Friday, March 25, 2011

Rock Bio #3: The Smiths

Part of a series of brief artist biographies I wrote for in the spring of 2010 ...

When Morrissey (vocals) and Johnny Marr (guitar) started writing songs together in 1982, they picked the Smiths for their new band's moniker, partly as a reaction to extravagant group names like Orchestral Manoeuvres in the Dark. But though the Smiths' name was ordinary, their impact on British pop music—which up to that point in the '80s had been drenched in synthesizers—was not, lighting a path for the Stone Roses, Oasis, Blur, and many other bands.

Morrissey and Marr filled out their lineup with Mike Joyce on drums and Andy Rourke on bass, and after six months of club gigs the Smiths signed with London's Rough Trade Records in 1983. Their first single, "Hand in Glove," failed to ignite the interest of radio programmers, but the follow-up, "This Charming Man," cracked the top 30 on the UK singles chart. Despite his often heartsick lyrics (evinced by song titles like "Please, Please, Please Let Me Get What I Want" and "Heaven Knows I'm Miserable Now"), which continue to speak to many a lonely, tortured adolescent on both sides of the pond, Morrissey was an invigorating, hip-gyrating presence in concert, not to mention an eccentric one—the frontman was known for wearing a hearing aid onstage and putting gladioli in his back pocket.

The Smiths' self-titled first album was released in February 1984 on a wave of tremendous buzz. It was also met with controversy when British tabloids interpreted "Reel Around the Fountain" and "The Hand That Rocks the Cradle" as endorsements of pedophilia, an allegation Morrissey vehemently denied.

Meat Is Murder followed a year later, with the Smiths producing the album themselves, gaining confidence and moving beyond jangly guitar pop to embrace rockabilly ("Rusholme Ruffians") and even a bit of funk ("Barbarism Begins at Home"). It was their first number-one album in the UK.

After their third LP, The Queen Is Dead, was completed at the end of '85, Rourke was fired, allegedly because his heroin use was affecting his performance. He was replaced with Craig Gannon, but just a few weeks later Rourke was rehired, with Gannon moving to rhythm guitar (he wasn't "the fifth Smith" for long—by the end of 1986 he'd left the band). Queen was released in June of '86, delayed by six months because of a legal dispute between the band and Rough Trade, and since the label appeared incapable of pushing the band's singles up the charts in either the U.S. or the UK, Morrissey and Marr decided it was time to move on.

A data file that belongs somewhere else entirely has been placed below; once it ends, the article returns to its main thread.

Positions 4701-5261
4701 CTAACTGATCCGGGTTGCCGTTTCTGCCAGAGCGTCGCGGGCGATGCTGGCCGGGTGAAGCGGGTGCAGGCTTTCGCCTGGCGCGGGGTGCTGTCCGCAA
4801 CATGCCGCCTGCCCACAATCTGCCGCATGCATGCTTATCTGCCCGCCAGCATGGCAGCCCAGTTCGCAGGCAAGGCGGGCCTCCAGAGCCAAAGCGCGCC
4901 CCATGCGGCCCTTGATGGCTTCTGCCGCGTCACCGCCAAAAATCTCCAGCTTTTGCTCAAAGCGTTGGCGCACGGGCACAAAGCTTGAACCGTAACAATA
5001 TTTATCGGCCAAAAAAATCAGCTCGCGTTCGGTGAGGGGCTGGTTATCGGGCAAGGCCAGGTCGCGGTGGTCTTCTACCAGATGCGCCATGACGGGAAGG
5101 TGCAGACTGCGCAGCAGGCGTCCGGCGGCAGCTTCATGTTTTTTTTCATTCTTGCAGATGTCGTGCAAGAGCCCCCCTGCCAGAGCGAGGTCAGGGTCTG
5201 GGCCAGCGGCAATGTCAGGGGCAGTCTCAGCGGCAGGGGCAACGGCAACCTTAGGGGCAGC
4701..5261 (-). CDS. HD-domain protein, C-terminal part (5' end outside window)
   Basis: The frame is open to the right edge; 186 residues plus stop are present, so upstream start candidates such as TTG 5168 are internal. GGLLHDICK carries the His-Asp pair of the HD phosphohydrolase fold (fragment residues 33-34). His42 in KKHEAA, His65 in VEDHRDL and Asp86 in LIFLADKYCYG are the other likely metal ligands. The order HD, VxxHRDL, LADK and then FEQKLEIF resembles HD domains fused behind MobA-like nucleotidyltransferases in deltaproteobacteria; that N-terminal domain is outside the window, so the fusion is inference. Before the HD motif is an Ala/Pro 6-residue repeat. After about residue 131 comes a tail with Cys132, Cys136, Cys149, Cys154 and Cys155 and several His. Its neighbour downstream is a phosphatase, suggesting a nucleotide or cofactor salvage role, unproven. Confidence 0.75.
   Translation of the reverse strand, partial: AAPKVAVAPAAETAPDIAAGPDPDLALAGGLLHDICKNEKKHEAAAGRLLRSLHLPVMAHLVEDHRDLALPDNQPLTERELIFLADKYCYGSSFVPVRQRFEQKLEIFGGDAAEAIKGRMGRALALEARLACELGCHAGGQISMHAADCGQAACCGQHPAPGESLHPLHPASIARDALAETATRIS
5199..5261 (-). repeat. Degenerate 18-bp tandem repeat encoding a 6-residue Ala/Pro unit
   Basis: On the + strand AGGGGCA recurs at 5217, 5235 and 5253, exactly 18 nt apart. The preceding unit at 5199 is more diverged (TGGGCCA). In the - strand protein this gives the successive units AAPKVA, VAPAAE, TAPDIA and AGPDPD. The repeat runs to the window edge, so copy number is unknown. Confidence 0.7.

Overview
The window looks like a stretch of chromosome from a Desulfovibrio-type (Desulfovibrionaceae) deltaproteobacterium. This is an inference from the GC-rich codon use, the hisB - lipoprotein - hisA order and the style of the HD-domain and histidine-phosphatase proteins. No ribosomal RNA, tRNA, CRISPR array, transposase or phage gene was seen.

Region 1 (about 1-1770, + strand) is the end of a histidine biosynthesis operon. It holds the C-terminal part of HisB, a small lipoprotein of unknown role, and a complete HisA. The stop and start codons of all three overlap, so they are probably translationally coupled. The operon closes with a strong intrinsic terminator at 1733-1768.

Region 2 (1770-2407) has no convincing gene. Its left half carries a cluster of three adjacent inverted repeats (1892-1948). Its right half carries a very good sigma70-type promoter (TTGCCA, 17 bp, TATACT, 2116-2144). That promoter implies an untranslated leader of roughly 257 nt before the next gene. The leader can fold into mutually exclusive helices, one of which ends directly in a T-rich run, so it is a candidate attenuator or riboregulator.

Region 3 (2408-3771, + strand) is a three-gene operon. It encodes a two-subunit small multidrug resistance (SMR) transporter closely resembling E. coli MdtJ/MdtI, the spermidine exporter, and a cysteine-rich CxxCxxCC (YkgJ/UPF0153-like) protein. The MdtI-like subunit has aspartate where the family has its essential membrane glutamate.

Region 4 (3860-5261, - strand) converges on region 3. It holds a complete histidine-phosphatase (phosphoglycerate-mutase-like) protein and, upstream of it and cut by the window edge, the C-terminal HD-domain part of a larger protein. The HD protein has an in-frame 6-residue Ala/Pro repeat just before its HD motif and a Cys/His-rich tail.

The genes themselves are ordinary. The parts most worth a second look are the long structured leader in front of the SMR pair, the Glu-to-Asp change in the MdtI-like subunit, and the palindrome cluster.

Bucking their "independent" reputation, the Smiths signed with major label EMI in 1987, but by the time Strangeways Here We Come, their fourth album and Rough Trade swan song, was released that fall, the band was no more. Marr quit after the album was finished, frustrated by Morrissey's immovable obsession with 1960s pop melodies, and though the rest of the band tried to continue as a trio, it didn't last long.

Morrissey went on to a successful solo career, and Marr formed Electronic with New Order's Bernard Sumner. A reunion isn't likely: in 1996 Joyce sued Morrissey and Marr for recording and performance royalties and won. But never say never. As the Smiths' frontman once sang, "There is a light that never goes out...."

Friday, March 11, 2011

Please and Liquor

Thanks to my friend and fellow improviser Michael, who's currently traveling and performing in and around the Gulf of Mexico, I've learned what Please has been up to lately.

Thoughtful as always, Please. Michael also informed me that our mutual friend (and enemy) Liquor has gone into business.

Thursday, March 3, 2011

"Obviously, my dream of making millions through poetry is dust."

My dad sent this Tom the Dancing Bug strip to me the other day, reminding me that I'd originally sent it to him in August 2000 after it appeared in print and online. Tom creator Ruben Bolling is wickedly funny and smart, and he gave good e-mail when I wrote him as a fan later that year.

Now that I'm studying library science this strip is even funnier, although the record industry's fate now seems much more dire than it did a decade ago, when Napster was the only music-pirating bug that needed to be squashed. And these days e-publishing, aided by ambiguous forces of good and/or evil such as, threatens to wipe out the traditional publishing industry, taking down bookstore chains like Borders in the process.

Everything's cheaper now, but we're all paying the price.